Monday, June 27, 2011

Professor Lowe Flies High in Falls Church, Virginia

Two weeks ago I wrote about Professor Thaddeus Lowe and the advent of aerial reconnaissance in the U.S.  On Saturday, the City of Falls Church sponsored a program commemorating Lowe's June 24-25, 1861 flights near Falls Church.   After his National Mall demonstration  had secured President Lincoln's support for employing balloons with the army, Lowe finally got a positive response from previously reluctant army officers. In late June 1861, he was ordered to bring his balloon across the Potomac, so that it could be used to determine Confederate force dispositions in Northern Virginia.

A sketch of Lowe's June 1861 balloon operations near Falls Church.




As Lowe did not yet have field equipment for inflating his balloon, he first had to have it filled at the Washington Gas Company.  A 15-man army detachment then walked the gas-filled Enterprise across the Long Bridge (today's 14th Street crossing) to Arlington, eventually making their way to Taylor's Tavern, located on a hill south of Falls Church.  This location was close to the edge of Union lines and Confederate detachments were regularly seen in the area.

Lowe made several tethered ascents from this hill on June 24 and 25, 1861 to demonstrate his ability to locate Confederate positions from aloft.  Although no immediate actionable intelligence was obtained, Lowe was able to spot Confederate camps scattered around Fairfax Courthouse.  During one of his ascents, Lowe was accompanied by Major Leyard Colburn who made a detailed map based on airborne observations.  The resulting map was considered at the time to be very accurate and helped reverse some skeptics' opinions on the military value of balloons.  Brigadier General Daniel Tyler, in a message to General McDowell admitted, "I have not been much of a convert to ballooning in military operations, but the last ascent made by Major Colburn ... and map of the country, rough as it is... convince me that a balloon may at times greatly assist military movements..."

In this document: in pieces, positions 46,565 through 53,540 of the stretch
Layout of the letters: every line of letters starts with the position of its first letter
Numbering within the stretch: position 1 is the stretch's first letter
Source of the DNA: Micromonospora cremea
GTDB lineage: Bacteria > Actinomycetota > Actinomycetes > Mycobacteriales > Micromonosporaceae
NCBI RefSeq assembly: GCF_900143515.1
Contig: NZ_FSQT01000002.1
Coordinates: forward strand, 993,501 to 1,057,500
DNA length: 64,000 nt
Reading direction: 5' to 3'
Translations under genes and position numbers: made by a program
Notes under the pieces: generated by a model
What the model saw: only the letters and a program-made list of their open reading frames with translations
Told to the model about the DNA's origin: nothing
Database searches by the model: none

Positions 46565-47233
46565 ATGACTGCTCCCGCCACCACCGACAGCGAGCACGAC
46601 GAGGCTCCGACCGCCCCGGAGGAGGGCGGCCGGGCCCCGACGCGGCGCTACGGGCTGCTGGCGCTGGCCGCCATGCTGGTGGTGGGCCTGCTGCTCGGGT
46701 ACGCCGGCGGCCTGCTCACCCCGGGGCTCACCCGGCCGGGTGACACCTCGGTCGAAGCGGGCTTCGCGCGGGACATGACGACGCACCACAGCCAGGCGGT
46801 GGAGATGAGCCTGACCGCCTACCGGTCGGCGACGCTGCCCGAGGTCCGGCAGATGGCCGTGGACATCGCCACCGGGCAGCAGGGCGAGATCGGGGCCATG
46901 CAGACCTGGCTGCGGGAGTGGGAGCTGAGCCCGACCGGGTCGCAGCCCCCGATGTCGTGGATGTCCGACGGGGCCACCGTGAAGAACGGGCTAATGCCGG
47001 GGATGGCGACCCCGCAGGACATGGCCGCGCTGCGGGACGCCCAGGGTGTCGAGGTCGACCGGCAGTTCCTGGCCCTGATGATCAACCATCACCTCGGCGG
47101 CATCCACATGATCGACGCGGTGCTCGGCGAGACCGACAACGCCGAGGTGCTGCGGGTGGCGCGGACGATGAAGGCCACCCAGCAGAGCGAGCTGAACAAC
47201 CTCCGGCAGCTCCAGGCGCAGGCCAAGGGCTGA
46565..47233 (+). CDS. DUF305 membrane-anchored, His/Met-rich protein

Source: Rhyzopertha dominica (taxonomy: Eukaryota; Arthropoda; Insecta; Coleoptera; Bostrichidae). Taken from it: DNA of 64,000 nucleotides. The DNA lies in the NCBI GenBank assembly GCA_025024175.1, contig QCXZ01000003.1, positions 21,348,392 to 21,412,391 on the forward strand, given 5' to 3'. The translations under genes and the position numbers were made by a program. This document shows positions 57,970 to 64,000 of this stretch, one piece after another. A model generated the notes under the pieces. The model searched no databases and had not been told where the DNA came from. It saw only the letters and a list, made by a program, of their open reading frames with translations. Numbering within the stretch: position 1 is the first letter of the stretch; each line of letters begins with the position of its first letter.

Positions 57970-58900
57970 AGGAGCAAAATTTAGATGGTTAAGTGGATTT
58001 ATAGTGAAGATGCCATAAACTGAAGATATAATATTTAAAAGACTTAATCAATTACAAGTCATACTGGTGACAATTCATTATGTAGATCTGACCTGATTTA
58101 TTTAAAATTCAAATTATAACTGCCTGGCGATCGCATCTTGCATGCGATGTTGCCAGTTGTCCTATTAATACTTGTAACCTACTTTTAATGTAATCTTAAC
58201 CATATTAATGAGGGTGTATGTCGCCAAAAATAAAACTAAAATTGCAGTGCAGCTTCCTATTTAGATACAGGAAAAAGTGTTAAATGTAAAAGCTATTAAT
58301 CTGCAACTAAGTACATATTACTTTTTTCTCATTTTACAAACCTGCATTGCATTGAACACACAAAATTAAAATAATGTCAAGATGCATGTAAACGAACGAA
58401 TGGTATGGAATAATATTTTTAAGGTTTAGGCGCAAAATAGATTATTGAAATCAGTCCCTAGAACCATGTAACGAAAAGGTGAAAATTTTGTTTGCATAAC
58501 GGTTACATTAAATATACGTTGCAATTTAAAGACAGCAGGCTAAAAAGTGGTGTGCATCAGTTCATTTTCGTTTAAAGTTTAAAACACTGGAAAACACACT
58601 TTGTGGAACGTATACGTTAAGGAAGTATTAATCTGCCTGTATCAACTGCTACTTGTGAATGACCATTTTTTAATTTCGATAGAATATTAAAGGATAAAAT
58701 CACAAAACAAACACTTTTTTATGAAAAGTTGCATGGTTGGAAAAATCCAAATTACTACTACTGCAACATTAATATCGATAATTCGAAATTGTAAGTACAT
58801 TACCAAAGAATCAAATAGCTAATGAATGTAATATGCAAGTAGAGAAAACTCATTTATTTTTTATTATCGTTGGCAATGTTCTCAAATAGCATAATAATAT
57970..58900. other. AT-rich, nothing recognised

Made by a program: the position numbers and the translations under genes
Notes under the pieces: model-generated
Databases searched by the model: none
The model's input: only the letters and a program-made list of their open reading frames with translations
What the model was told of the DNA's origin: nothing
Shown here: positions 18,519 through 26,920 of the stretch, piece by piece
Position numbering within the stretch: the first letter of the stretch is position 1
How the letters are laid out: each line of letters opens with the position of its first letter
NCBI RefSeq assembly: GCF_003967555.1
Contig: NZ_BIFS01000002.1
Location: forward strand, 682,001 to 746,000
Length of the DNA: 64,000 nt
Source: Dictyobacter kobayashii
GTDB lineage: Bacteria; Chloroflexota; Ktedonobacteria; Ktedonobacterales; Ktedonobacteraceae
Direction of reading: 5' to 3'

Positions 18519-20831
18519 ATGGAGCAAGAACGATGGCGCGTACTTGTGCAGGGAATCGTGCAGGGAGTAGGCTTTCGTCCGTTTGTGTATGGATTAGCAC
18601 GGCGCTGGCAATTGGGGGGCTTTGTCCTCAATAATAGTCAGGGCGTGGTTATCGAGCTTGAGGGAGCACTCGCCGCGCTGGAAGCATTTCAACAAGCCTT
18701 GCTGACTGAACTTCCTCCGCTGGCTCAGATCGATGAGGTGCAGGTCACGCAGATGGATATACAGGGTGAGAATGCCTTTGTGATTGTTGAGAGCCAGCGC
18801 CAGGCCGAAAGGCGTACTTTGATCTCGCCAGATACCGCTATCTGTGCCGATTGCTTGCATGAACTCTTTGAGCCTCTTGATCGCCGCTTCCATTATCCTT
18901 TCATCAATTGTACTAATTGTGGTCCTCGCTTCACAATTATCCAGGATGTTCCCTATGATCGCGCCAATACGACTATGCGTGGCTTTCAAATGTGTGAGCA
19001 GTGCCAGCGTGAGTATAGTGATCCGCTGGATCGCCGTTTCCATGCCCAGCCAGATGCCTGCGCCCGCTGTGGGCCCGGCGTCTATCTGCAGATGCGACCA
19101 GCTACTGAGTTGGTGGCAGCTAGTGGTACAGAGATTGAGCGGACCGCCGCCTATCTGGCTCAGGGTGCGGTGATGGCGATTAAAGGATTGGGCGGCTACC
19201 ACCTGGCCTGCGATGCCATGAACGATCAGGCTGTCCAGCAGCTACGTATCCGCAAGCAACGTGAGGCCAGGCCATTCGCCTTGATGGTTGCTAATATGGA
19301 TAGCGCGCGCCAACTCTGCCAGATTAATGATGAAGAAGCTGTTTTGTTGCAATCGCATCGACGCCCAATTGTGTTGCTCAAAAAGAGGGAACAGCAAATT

1862 U.S. Army Bureau of Topographical Engineers map.  A downward arrow shows the location near Taylors' Tavern where Professor Lowe made several balloon ascents on 24 and 25 June 1861.  The Loudon & Hampshire Railroad is today's W&OD recreational trail.


Th actual  location of Lowe's June-24-25 1861 tethered accents is marked by a small park-- Taylor's Fort Park-- tucked between Koons Ford and Oakwood Cemetery near the bustling Seven Corners.  There is a Civil War Trails Marker near the corner of Roosevelt Street and E. Broad Street (Rt. 7).

Professor Thaddeus Lowe (Kevin Knapp) poses with a replica of his balloon in Falls Church.

Throughout the summer of 1861, Lowe made additional ascents from locations throughout Fairfax County, observing and reporting on Confederate dispositions.  Near what is now Ballston, Lowe's balloon drew the first anti-aircraft artillery artillery fire ever recorded in American military history.

3 comments:

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  2. Any idea what sort of gas they used for the balloons? I'm curious if there were any "Hindenburg" incidents prior to the "Hindenburg."

    Were any balloons successfully shot down?

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    1. Ken,

      Until Lowe invented the portable hydrogen generator (Aug 1861), he filled his balloon with "city" or more spcifically known as "coal gas", at the City Gas Works where the Smithsonians American Indian Museum is today and physically walked the balloon to the tether site - in this case, Taylor's Tavern.

      No, there were not any "Hindenburg" incidents during the Balloon Corps three year history.

      While they were shot at frequently, no balloons were ever shot down. Note: You could put 200+ bullet holes in the balloon and it would still stay in the air - the holes would have to be repaired before the next inflation, but it could stay aloft with 200+ bullet holes in it.

      Kevin Knapp / Thaddeus Lowe, Aeronaut
      Civil War Balloon Corps Living History

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